Etymology
Advertisement
-ose (2)
standard ending in chemical names of sugars, originally simply a noun-forming suffix, taken up by French chemists mid-19c.; it has no etymological connection with sugar. It appears around the same time in two chemical names, cellulose, which would owe it to the French suffix, and glucose, where it would be a natural result from the Greek original. Flood favors origin from glucose.
Related entries & more 
Advertisement
glyco- 
before vowels glyc-, word-forming element meaning "sweet," from Latinized combining form of Greek glykys, glykeros "sweet" (see gluco-). Used in reference to sugars generally. OED says a regular formation would be glycy-.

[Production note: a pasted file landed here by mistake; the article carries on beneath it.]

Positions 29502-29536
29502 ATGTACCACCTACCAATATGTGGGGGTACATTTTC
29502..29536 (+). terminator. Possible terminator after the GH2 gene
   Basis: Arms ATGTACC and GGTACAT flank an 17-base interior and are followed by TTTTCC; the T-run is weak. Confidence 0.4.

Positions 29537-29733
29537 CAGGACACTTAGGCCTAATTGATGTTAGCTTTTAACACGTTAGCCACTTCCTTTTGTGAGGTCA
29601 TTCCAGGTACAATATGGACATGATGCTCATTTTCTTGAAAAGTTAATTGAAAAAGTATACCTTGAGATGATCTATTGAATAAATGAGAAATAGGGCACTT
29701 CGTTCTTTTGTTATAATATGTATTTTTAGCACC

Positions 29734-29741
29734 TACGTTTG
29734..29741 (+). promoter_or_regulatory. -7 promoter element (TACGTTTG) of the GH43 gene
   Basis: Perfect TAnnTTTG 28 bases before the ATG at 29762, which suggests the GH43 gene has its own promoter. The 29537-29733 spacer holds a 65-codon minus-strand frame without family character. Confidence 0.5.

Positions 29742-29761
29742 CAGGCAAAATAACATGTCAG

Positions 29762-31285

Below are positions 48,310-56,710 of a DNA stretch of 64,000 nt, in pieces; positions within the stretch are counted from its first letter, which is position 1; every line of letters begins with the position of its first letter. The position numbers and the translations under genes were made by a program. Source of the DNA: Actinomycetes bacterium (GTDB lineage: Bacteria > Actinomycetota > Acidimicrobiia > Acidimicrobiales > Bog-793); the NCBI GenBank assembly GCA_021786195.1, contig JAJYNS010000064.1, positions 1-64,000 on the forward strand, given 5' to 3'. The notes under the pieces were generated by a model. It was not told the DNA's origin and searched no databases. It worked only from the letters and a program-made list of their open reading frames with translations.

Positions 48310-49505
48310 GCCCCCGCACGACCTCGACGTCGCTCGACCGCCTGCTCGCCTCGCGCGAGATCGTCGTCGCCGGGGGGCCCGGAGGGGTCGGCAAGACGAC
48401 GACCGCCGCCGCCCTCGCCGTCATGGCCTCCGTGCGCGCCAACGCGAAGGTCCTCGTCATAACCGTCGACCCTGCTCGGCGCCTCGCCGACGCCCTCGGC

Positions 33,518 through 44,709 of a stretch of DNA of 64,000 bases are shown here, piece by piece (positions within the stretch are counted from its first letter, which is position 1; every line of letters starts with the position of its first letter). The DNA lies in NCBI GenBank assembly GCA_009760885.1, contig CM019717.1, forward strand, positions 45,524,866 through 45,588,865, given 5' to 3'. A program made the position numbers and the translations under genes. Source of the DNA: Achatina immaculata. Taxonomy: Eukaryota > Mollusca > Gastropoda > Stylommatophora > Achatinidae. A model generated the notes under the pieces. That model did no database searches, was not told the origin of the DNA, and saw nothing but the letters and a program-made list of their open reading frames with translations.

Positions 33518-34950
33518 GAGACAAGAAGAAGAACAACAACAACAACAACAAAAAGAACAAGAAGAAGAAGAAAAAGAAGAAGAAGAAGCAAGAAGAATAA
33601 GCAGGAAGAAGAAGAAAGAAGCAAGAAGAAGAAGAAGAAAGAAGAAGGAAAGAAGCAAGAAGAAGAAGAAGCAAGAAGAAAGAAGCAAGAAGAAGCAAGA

Related entries & more 
-ae 

occasional plural suffix of words ending in -a (see a- (1)), most of which, in English, are from Latin nominative fem. singular nouns (or Greek ones brought up through Latin), which in Latin form their plurals in -ae. But plurals in native -s were established early in English for many of them (such as idea, arena) and many have crossed over since. Purity now would only breed monsters.

Related entries & more